Thousands marched to demand justice for the 43 normalistas of Ayotzinapa

Relatives, students, collectives, and members of civil society joined the demonstration to commemorate the eighth year of that unfortunate night in Iguala

Baruc Mayen / Infobae / September 27, 2022

Eight years after that tragic night in Iguala, the 43 disappeared Ayotzinapa students’ relatives continue searching for the truth and justice in the case.

Despite the uncertainty, the families of the students and their fellow students maintain their conviction to fight to have the answers they need. Around seven thousand people marched – according to official figures from the Secretariat of Government of Mexico City – from the Angel of Independence to the Zócalo downtown. The mobilization began minutes after 4:00 p.m. Among some classic slogans of these demonstrations, the attendees chanted, “September 26 is not forgotten”, “Quiet student will never be heard,” and “They were taken alive, alive we want them!”.

One of the elements to highlight today’s march was the low police presence during the first hours, which contrasted with the usual deployment of police officers on the sides of avenues such as Paseo de la Reforma, Juárez, and 5 de Mayo. On this occasion, those who accompanied the demonstrators from the beginning were members of the Rescue and Medical Emergencies Squad (ERUM) and personnel from the Ministry of Interior, headed by Martí Batres.

To read full report in Spanish:

Las y los familiares de los estudiantes desaparecidos continúan en la búsqueda de la verdad y la justicia.  (Foto: Baruc Mayen/Infobae México)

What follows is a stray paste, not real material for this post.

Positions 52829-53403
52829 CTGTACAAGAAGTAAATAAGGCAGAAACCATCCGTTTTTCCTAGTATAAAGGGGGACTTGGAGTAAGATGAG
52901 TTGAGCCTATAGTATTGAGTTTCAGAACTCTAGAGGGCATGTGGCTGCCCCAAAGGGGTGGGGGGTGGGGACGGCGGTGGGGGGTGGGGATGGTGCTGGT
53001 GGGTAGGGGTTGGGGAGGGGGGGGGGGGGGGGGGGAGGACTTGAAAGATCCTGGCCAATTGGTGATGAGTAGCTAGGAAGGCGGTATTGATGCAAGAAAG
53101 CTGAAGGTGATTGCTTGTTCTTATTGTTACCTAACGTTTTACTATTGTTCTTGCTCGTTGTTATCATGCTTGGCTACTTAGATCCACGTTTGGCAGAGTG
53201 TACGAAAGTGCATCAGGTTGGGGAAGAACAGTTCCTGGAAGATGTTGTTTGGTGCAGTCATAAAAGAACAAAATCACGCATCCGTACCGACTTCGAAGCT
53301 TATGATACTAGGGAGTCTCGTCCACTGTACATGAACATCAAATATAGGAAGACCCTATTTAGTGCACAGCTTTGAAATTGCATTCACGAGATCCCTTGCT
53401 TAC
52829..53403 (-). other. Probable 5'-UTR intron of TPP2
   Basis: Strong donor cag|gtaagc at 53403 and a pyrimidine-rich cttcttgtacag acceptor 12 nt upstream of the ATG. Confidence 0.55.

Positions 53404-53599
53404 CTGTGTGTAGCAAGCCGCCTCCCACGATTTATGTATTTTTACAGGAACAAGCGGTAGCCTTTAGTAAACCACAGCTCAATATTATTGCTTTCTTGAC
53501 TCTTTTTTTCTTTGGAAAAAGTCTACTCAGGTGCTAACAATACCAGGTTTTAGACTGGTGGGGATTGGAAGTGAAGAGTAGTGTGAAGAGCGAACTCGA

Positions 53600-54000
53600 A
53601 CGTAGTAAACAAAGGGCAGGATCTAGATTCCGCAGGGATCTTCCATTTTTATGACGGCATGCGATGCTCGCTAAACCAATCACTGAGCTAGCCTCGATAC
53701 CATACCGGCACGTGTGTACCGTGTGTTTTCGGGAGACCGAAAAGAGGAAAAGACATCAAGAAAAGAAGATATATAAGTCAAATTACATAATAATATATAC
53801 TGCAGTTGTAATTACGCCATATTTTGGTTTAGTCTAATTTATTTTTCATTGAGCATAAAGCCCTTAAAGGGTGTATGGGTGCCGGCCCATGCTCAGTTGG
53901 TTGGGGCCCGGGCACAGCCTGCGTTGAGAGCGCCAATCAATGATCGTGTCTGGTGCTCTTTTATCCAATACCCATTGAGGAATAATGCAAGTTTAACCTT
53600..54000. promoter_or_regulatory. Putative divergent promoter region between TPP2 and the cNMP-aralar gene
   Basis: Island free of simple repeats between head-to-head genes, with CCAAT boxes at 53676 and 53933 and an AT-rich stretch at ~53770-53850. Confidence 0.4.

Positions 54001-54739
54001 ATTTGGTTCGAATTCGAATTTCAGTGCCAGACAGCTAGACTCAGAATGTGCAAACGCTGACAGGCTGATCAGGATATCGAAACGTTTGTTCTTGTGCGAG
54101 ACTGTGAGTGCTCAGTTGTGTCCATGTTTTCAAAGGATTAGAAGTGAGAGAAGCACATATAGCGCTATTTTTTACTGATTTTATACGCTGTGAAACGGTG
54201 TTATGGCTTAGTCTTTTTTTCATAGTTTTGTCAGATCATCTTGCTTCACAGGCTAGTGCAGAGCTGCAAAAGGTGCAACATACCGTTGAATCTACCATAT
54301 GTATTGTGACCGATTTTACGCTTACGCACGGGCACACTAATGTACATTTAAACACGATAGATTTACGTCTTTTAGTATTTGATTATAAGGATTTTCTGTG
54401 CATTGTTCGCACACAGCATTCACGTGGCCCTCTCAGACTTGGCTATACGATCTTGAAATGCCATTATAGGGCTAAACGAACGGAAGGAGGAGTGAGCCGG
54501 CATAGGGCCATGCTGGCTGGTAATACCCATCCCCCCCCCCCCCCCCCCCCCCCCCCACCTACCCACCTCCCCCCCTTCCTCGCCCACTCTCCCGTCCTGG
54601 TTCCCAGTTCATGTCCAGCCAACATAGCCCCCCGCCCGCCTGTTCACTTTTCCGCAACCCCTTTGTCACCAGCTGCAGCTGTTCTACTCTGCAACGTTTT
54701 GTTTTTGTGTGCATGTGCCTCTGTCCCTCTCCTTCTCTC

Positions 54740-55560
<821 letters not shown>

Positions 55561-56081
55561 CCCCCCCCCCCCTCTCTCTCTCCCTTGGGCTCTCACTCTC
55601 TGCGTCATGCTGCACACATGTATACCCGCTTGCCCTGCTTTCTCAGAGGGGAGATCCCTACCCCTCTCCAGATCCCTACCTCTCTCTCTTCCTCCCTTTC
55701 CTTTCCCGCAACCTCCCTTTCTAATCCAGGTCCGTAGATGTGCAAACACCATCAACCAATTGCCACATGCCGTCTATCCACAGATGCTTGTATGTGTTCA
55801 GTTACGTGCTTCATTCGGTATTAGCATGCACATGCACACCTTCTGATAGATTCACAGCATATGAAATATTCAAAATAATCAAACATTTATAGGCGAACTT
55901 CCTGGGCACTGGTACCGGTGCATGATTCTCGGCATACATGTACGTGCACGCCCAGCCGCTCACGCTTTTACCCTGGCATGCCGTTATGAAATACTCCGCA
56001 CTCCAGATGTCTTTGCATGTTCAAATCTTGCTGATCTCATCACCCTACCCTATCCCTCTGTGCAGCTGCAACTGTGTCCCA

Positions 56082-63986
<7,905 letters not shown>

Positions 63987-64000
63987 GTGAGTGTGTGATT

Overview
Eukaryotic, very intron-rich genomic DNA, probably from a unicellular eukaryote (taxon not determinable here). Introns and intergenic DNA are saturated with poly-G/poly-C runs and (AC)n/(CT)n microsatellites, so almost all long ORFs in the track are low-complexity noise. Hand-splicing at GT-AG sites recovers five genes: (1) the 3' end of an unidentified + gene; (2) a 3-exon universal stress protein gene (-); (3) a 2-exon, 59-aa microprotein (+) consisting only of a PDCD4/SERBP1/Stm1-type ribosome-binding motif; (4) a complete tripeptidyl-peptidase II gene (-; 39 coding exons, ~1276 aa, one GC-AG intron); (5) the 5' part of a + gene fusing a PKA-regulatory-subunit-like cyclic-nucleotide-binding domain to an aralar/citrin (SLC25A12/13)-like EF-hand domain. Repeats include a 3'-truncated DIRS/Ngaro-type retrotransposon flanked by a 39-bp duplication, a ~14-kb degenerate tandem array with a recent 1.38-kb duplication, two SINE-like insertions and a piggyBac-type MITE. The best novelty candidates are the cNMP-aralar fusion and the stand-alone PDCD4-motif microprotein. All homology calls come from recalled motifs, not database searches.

Las y los familiares de los estudiantes desaparecidos continúan en la búsqueda de la verdad y la justicia. (Photo: Baruc Mayen/Infobae México)

A march will be held in honor of the disappeared in Ayotzinapa.

The Global Action for Chihuahua movement organizes the march.

Alejandra Sánchez/El Diario

September 26, 2022

Chihuahua, Chih.- To remember and commemorate the 43 who disappeared in Ayotzinapa; today, at 4:30 in the afternoon, there will be a march, which will depart from the Glorieta de Pancho Villa to the Plaza del Ángel. This event, organized by Global Action for Ayotzinapa, aims not to forget the victims and join the demand for justice that today commemorates eight years.

Upon arriving at the square, there will be a socio-political rally. Meanwhile, in the Rural Normal “Ricardo Flores Magón” of Saucillo, a floral offering will be made on the esplanade of the school and in the Plaza del Santuario de Delicias, where white flowers and candles will be placed for the disappeared companions.

Every September 26, a demonstration is held in Mexico City demanding the clarification of the case of the 43 disappeared students of the Ayotzinapa Rural Normal School that is located in the Municipality of Tixtla, State of Guerrero. The parents of the disappeared students lead the marches, and thousands of people participate in it along with the relatives of the disappeared students and social and political organizations that unify their claim to the cry of “Alive they took them! We want them alive!”


“I’m looking for my dad”: the video of children digging to find their missing relatives in Mexico.

In an emotional video published on Saturday, a group of children takes sticks and hoes to an area of Jalisco, Mexico, where they found human remains. In this country, there are more than 100,000 missing people. This is the story behind the video.

Isaías Alvarado / September 17 2022 / Univision Noticias